BOOK REVIEW: Mexican Mutts and Tequila Pups by David Gordon Burke
Review of: Mexican Mutts and Tequila Pups by David Gordon Burke
Genre: Nonfiction, Humor
Mexican Mutts and Tequila Pups is a generally humorous collection of short stories and actual news articles about dogs in Mexico. It is a pretty quick read–I finished it in a couple quick afternoons of reading.
I was pretty skeptical about reading this book. Books about animals are not something I generally consider myself a fan of, but I read the preface to this one and was intrigued enough to want to keep reading. Burke has a light, sarcastic tone, and the short stories were instantly appealing. The book itself is compiled of several different short stories, interspersed with semi-relevant news articles about these Mexican dogs.
The gist of the book was meant to call attention to the sometimes deplorable treatment of dogs and strays in Mexico, and I think it definitely accomplished that. For starters, I would have never guessed that there were so many actual news articles solely focused on dogs. From the sounds of it, there is certainly an enormous problem with the amount of strays and abandoned dogs being left largely to their own devices.
When I started reading, I really thought that humor was going to have much more to do with it. When it came down to it, the first short story was pretty humorous, and a few other stories throughout the book had glimmerings of the same wry, pointed humor, but the majority of the stories were not very funny. In fact, some of them were pretty horrifying. Maybe that’s my problem–for assuming the book was going to be humorous. I don’t know. It surprised me, one way or another.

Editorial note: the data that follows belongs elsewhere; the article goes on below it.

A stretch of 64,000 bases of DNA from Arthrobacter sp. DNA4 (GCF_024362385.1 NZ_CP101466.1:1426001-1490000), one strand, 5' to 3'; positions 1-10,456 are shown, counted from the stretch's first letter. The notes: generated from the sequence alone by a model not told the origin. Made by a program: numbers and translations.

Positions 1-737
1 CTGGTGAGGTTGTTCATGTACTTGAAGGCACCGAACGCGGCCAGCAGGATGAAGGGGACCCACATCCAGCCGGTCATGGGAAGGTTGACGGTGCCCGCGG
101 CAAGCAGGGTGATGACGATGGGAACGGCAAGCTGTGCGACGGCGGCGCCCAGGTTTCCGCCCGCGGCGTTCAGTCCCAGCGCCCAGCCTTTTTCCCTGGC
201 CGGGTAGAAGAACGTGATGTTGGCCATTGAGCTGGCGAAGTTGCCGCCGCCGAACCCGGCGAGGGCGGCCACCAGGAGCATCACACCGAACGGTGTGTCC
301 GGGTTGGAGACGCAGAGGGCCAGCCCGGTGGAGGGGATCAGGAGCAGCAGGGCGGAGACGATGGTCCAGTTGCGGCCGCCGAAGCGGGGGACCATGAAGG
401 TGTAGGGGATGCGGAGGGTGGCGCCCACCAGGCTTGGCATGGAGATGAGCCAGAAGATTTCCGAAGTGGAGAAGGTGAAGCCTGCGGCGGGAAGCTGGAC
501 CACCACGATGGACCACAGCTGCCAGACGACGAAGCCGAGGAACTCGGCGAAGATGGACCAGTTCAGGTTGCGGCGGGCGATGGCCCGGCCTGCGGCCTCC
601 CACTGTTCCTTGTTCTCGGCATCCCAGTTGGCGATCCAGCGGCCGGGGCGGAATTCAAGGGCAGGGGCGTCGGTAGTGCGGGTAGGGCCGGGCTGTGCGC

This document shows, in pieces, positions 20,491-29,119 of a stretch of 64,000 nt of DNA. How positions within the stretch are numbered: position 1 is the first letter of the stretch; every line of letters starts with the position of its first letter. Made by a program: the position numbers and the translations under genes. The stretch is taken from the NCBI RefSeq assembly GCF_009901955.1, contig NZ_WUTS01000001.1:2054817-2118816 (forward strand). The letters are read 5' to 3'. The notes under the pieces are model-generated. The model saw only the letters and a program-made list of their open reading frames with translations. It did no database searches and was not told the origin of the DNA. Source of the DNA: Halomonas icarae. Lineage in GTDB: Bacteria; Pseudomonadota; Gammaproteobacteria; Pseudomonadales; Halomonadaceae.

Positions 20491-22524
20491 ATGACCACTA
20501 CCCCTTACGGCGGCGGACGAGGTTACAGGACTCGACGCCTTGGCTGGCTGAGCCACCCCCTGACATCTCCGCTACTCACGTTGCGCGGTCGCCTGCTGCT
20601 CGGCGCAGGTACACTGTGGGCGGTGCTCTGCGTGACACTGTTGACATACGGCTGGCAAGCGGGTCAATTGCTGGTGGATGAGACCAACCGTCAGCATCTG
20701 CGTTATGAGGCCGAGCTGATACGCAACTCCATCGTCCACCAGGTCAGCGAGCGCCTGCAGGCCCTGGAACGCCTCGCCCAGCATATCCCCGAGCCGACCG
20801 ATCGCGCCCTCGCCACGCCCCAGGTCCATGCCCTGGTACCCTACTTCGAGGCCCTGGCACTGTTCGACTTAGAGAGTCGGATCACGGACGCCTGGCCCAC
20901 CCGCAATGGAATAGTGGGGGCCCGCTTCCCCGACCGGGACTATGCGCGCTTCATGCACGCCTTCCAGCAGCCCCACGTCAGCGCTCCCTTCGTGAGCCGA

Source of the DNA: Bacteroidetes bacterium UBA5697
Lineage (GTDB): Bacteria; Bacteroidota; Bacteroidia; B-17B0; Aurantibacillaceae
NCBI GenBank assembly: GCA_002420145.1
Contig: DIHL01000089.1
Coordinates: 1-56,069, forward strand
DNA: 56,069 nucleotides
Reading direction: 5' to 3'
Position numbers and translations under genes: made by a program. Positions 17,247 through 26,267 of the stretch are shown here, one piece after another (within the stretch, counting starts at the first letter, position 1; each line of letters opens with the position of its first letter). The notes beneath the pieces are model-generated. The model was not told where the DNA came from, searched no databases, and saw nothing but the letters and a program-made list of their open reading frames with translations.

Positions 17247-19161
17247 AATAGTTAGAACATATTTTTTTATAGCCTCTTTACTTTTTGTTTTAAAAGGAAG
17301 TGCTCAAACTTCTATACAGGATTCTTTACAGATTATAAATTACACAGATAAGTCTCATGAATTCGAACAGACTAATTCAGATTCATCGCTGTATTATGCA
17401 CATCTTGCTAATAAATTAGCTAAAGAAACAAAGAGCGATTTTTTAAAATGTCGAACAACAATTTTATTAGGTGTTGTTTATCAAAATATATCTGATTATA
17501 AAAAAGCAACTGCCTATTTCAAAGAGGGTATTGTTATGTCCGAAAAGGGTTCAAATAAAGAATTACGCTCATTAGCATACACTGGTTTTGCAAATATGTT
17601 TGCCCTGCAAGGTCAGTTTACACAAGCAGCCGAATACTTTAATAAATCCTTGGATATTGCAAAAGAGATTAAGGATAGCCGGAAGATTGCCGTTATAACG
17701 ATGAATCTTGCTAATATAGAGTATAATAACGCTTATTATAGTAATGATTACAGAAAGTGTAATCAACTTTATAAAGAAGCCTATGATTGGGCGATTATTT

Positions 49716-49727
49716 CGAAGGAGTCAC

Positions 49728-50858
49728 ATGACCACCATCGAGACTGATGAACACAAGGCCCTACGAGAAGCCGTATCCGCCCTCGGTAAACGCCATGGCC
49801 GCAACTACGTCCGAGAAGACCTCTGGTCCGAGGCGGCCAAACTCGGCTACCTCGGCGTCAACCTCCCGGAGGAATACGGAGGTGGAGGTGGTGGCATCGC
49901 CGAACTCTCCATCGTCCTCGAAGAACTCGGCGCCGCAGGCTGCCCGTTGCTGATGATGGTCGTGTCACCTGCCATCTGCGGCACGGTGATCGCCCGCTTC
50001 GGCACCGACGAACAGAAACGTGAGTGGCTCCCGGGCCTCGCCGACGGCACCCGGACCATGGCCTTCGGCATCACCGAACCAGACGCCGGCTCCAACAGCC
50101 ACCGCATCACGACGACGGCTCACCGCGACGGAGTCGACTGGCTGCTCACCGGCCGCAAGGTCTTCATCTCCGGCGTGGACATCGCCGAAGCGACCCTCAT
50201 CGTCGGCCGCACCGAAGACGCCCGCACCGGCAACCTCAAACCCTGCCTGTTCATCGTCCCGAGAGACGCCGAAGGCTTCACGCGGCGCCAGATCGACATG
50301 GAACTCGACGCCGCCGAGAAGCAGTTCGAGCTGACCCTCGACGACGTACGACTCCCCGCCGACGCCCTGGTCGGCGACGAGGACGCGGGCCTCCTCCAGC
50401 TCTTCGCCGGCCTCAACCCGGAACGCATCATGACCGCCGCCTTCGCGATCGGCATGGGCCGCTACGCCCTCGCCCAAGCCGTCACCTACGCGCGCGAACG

My main issue with the book is that it seemed to be rambling and unrelated at points. One of the short stories seemed to be about something completely separate from the general subject of dogs, or the story of a dog, until the very end. As the reader, it was hard to keep up with what was going on from story to story, and how exactly it was relevant to everything else that had happened.
There are certainly some cool stories about dogs in here. If you’re a dog lover at heart, or find yourself curious in any way about the population and treatment of stray dogs in Mexico, this is definitely a book for you.
Ultimately, it was a good book. It was outside of my preferred genres, so I like to think that I stretched my mind a little bit, and I did enjoy it.
I liked it: 3 out of 5 stars